This fall, we took the planting a step further, expanding it another 2400 feet running south from the other end of the slough. We included many of the same plants from the original planting in the extension, as well as substantially increasing the amount of milkweed. The latter is part of Xerces’ broader efforts to support the critically imperiled western Monarch. Since finishing up the planting season here in the valley, we’ve been fortunate to finally receive some precipitation, (hopefully) setting us for a successful year two planting as well!

 

A brown, arid landscape is colored by a hedgerow with a diversity of flowers, including some vibrant red blooms. Behind the hedgerow is a tractor and some other large farming equipment.
This hedgerow was an extremely diverse and highly successful planting, incorporating over 30 different plant species, with a 90 percent survivorship rate. It is also already teeming with native bees, butterflies, and other insects. (Photo: Xerces Society / Kitty Bolte)

 

 

Xerces Society Helps Farmers Prioritize Pollinators and Navigate the Endangered Species Act in Maine

Eric Venturini, Farm Bill Pollinator Conservation Planner

Each year, wild blueberry farmers from across Maine and the Canadian Maritimes gather for the annual Blueberry Hill Farm Field Day in Jonesboro, ME—at the heart of the region known locally as just “Downeast.” The farmers come to learn of the latest research and news pertinent to their livelihoods. At this year’s event, I gave a talk on new research on enhancing populations of native bees for improved crop pollination. The audience was comprised of around 100 farmers who, for years, brought anywhere from 50,000 to 80,000 honey bee hives to Maine to pollinate their spring-blooming crop.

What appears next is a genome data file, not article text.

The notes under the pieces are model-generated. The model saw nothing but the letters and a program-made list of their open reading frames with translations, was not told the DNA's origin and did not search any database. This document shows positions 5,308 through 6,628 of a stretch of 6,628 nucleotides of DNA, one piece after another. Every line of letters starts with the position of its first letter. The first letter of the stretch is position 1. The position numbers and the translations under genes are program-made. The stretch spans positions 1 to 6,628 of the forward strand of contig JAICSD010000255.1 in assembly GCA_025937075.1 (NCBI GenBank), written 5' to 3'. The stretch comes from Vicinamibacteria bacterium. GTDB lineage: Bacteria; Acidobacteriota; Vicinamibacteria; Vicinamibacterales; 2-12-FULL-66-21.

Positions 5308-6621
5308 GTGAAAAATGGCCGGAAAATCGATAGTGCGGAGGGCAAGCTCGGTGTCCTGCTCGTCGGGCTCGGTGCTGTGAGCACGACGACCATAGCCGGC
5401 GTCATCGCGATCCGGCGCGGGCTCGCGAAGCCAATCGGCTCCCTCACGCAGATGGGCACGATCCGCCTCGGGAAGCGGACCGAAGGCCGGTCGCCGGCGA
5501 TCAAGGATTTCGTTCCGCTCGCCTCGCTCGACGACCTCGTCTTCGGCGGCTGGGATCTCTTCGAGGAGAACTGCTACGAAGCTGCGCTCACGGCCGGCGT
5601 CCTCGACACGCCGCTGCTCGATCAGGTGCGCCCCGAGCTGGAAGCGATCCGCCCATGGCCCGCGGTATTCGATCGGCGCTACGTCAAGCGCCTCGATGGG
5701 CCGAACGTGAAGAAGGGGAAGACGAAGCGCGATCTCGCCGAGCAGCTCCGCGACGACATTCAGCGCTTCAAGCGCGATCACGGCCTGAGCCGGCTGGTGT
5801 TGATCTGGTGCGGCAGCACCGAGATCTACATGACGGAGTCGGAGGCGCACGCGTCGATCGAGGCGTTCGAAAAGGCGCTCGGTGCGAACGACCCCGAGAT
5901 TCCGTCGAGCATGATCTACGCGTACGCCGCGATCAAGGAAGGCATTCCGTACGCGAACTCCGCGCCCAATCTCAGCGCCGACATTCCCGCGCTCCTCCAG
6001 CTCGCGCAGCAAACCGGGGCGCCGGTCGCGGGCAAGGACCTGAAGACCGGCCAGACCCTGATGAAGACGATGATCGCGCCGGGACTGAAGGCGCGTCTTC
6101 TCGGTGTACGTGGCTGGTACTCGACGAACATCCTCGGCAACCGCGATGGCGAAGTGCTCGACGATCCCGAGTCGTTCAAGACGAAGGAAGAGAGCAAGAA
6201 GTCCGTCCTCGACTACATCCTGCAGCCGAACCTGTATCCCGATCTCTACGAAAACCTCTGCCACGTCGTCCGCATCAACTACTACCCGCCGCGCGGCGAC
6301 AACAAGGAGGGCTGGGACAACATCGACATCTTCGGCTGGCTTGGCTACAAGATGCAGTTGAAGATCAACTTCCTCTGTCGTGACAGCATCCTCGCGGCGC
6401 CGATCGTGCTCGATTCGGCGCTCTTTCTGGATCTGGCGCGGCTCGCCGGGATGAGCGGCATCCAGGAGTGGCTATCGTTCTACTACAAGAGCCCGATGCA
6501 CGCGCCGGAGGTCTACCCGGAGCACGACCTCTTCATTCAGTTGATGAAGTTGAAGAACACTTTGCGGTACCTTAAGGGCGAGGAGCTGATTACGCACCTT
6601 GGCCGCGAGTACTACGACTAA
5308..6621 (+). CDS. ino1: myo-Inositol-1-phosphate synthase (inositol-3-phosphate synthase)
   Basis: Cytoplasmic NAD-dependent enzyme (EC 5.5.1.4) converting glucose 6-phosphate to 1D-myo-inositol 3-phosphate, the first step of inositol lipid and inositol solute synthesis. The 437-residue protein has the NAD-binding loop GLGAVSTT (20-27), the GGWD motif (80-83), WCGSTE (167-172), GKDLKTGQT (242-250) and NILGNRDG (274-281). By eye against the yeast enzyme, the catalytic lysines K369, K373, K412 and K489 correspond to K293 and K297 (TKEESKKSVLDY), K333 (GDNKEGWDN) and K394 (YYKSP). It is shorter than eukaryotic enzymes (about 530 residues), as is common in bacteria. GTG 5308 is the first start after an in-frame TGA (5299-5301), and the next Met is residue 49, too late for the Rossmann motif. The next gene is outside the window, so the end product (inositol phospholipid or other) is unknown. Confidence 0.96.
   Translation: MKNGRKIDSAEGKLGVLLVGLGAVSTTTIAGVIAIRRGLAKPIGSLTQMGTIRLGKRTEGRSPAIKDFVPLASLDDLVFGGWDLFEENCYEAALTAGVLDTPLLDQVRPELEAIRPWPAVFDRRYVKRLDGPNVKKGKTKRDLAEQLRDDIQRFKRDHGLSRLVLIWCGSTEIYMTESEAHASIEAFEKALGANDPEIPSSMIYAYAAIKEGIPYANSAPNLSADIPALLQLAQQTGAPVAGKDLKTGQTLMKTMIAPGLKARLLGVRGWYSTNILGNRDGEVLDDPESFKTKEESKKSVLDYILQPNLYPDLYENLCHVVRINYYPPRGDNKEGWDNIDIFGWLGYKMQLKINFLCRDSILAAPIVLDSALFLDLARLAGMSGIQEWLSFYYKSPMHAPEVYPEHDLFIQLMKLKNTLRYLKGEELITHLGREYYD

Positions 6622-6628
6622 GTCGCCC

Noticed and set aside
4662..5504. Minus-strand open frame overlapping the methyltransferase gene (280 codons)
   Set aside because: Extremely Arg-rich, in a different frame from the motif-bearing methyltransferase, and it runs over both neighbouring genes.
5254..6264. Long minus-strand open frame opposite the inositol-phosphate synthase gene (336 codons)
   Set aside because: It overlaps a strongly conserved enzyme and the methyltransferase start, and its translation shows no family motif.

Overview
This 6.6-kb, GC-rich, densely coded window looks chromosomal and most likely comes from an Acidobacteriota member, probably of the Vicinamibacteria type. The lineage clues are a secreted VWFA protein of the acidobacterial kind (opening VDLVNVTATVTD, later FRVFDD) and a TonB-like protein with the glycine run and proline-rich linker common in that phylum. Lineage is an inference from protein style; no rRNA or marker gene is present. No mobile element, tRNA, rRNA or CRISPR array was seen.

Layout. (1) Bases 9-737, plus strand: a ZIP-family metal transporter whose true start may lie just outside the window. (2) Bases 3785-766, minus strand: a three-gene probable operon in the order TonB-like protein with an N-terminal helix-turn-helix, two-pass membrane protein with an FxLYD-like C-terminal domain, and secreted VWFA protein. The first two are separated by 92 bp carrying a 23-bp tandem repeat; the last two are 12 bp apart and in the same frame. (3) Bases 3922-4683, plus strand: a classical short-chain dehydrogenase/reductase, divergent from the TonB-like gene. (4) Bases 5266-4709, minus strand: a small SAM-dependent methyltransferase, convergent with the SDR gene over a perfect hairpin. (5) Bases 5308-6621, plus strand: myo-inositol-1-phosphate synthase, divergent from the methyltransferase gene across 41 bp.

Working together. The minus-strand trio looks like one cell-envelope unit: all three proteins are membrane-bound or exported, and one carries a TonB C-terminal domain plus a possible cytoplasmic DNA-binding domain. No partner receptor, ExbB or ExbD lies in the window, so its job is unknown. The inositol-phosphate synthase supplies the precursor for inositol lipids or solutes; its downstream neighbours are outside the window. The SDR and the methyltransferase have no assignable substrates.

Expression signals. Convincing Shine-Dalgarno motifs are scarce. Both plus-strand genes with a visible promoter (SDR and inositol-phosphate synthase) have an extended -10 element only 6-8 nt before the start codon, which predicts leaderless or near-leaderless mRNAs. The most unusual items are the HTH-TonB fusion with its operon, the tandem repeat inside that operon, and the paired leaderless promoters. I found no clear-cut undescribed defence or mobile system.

With fewer and fewer good “spring pollination days” (more on this here), plummeting berry prices (more on this here), and the recent Endangered Species Act listing of the rusty-patched bumble bee that was once common in their fields, wild blueberry growers were not feeling optimistic. In fact, declining prices meant that many farmers could no longer justify the cost of honey bee pollination and had rented less than half the number of hives they needed for pollination.

The interest in pollinator conservation at the event was tangible, yet many growers were hesitant to commit to improving pollinator habitat. Ironically, their reticence stemmed from a fear of success—what if pollinator habitat plantings were so successful that the rusty-patched bumble bee, which hasn’t been seen in New England in almost 10 years, took up residence on their farm? Some growers were concerned about the possible regulatory implications that playing host to an endangered species could have on their farm and, as a result of this fear, had become less likely to engage in pollinator conservation efforts. The Xerces Society strives to conserve the rusty patched bumble bee, and part of the solution includes restoring habitat on farms for this species.

“The Xerces Society led efforts to obtain Endangered Species Act Protection for the rusty patched bumble bee, which was listed as endangered in 2017. This bumble bee has declined by over 97% and as has been lost from much of the Northeastern US. It has not been seen in Maine since 2009. The Endangered Species Act is an important safety net for species on the brink of extinction and a vital tool in our conservation toolbox to protect at-risk species and their habitat. Our goal is to work with landowners to promote conservation in all landscapes.”